Once again, that wonderful time of year is upon us. The celebration of the harvest mixes with the festival of the dead, culminating in the beauty of modern Halloween. Once the makeup has finished running and you are sick to your stomach from candy corn comes the real joy of the season; sitting around with friends doing each and everything in your arsenal of self motivation and entertainment media to scare one another out of your bleeding skulls.
Now, obviously, you are looking for a way to mix your group festivities with a passion for video games. This is no easy task, given that most horror games are designed to play off atmosphere more than anything, including the one that you set for yourself at home. Curled up in a deadly quiet room with nothing but the dull blue hue from the flickering TV cutting through the chocking pitch black all by yourself as the blood curdling jump scare of a suddenly nearby scream erupts. Now, that is the good stuff. But, how are you supposed to mix group fun into all of that? Good thing you asked, because here you have a few ways to turn your late night horror fest into a real company affair.
IT IS TOO DANGEROUS TO GO ALONE
Let’s get the obvious out of the way. That would be making use of the co-op modes hidden within some of these horror masterpieces. You can take turns battling it out side by side or against one another for leaderboard supremacy. If you want to make sure that you keep that horror atmosphere encompassing the group, you can find these deathmatch and capture the flag style co-ops in The Last of Us.
If a shooter is not exactly scratching that festering itch, then turn your gaze towards Dying Light. The co-op modes available here include races through the zombie hoarded town. There is also an asymmetrical mode where one individual can take on the role of Night Hunter, an overpowered zombie, themself. From here, you can viciously tear your cohorts to pieces in the digital-scape. There are hidden little gems of cooperative horror play tucked away in many of the edge-riding hits we know and love.
SEEING IS BELIEVING
Every self-respecting horror fan has memories of clamoring with friends around a TV deep into the night, catching a late run of some B-rated slasher flick. Am I right or am I right? Given those nostalgia spewing memories, there is no reason you can’t treat a well crafted video game as such. Let there be no mistake that video games are not by any means a lesser medium when it comes to narratives. Take these wondrously tragic tales and use them to convey stories to one another. The only difference is that one member of the party is taking the role of the director.
You can take the old-school jump scares on current gen consoles with games like Resident Evil: Revelations. Sitting close and comfy on the couch, watching the web of Umbrella Corp. terror unravel on screen. No, we are not talking about the Milla Jovovich movies either. It can turn into a great evening of jump scares and people screaming, “don’t go in the room!” so loud it will wake your neighbors.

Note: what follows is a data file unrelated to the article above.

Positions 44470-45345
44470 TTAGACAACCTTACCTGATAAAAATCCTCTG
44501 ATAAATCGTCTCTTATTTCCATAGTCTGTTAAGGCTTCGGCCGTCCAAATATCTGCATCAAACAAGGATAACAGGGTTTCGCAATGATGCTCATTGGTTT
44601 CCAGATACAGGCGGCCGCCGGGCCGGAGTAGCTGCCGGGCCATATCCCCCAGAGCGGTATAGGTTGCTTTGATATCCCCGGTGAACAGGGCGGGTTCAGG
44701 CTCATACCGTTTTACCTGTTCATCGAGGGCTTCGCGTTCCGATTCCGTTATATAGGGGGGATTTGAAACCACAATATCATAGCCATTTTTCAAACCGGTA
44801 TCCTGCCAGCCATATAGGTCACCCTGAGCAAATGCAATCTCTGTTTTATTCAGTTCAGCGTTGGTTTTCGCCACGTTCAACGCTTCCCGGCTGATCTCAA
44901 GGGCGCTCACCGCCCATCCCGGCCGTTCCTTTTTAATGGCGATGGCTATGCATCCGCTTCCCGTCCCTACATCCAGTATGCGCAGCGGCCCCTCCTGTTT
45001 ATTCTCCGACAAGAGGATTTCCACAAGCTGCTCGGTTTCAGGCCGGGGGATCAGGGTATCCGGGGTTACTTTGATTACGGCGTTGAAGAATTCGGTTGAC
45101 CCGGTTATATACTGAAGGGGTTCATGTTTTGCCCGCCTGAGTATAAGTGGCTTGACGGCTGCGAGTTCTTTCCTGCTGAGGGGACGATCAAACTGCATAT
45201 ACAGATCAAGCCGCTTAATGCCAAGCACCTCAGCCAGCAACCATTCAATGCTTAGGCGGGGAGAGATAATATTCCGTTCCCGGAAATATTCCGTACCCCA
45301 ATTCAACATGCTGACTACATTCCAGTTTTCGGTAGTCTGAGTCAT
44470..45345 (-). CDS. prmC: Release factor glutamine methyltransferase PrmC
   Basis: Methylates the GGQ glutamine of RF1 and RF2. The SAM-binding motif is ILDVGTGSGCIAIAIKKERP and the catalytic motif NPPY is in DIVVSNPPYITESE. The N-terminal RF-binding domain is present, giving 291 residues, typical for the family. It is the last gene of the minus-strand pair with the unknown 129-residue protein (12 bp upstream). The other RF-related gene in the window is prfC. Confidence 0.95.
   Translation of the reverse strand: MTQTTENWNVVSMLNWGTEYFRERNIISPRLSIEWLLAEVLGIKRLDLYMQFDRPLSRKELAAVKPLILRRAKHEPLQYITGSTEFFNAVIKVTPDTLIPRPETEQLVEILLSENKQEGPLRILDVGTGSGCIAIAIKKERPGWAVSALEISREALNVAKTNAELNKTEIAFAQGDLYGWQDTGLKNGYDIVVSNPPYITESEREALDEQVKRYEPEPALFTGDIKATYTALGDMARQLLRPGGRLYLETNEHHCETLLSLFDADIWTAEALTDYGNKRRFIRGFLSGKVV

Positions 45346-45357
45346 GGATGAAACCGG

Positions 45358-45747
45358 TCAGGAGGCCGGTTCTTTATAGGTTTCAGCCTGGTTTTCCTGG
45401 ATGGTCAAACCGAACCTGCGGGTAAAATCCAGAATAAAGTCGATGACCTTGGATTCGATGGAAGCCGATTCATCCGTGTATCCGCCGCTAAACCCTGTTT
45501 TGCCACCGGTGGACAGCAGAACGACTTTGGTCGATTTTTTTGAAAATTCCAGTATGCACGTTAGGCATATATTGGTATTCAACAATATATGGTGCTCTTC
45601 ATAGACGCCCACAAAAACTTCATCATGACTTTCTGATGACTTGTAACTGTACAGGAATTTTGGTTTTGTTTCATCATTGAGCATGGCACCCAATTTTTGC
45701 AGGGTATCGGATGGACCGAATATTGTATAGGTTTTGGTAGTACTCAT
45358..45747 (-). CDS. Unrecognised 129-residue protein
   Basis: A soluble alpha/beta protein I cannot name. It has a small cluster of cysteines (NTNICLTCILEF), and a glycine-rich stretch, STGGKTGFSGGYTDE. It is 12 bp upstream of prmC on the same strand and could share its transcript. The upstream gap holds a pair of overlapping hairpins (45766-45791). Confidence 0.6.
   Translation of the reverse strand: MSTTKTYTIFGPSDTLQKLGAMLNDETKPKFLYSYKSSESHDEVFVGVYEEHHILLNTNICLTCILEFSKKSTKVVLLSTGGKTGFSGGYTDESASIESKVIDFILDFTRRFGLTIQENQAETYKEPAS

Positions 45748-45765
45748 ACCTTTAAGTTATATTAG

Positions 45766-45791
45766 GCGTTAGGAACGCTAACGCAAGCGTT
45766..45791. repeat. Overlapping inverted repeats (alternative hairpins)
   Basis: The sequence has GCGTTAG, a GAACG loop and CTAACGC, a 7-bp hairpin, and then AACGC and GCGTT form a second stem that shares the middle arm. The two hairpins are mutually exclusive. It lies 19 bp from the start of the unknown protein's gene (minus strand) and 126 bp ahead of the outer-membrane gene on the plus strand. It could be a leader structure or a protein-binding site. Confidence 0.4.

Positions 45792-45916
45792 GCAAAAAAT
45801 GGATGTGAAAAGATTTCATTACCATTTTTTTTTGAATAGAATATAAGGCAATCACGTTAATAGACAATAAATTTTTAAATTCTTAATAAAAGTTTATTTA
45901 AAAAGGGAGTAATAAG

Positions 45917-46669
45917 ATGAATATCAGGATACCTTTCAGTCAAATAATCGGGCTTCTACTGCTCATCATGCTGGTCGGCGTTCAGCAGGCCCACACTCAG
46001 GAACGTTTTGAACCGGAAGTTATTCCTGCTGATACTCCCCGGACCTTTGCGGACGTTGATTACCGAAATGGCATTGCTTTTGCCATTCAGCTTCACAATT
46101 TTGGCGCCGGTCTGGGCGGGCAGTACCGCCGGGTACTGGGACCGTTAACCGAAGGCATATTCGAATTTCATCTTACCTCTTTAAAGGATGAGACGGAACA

This can also be twisted to fit different tones of the evening. If you want a little more blatant and mindless gore, give The Evil Within a twirl. Watch the blood splatter around as you limp about, adrenaline pumping at the edge of your seat, from the horror that is The Keeper. But maybe some people aren’t quite gore-fiends, and for some reason you choose to stay friends with them. If that is the case, you can always make use of the more comical and cartoon, yet still devilishly creepy horror games like Knock Knock. This very simple, ghostly play on Pac Man looks innocent on the surface, but provides quite a little chill.
MAKE A GAME OUT OF A GAME… GAMECEPTION
A final, vastly underutilized, method for making party fun out of a solo frightfest is to make a separate, physical game out of the experiences of the digital landscape. What could this possibly mean? Well, you take some aspect of the game and turn it so that it involves the group. Most recent success for this can be found in the sleeper horror hit Until Dawn. For those who have not played this one, which is impossible to imagine how, the basis of the game is making decisions; all through out the game, choices are provided and you have to choose between 2 different things to do. Implementing use of the butterfly effect, what seem like small decisions at the time cause massive changes in the future.
If you want to take Until Dawn and make it a group affair, there is a variety of ways to go about this. For example, take turns going around the group as to who makes a decision to see how it impacts the game. There is also the option of pulling names out of a hat for who gets to choose and play until the next option arises. Perhaps the most engaging of a gathering is to assign a charter to each person. That person is then responsible for all of the character’s choices and gameplay. Think of it like taking a video game and turning it into a tabletop RPG without the hassle of loosing the dice with every roll.
There is always a manor in which to take a game past its design. And never is this more important than when it comes to making a passion of yours accessible to good times with friends. Pick out a few scare filled horror classics and call your closest friends over, because it is time to make horror games a party event.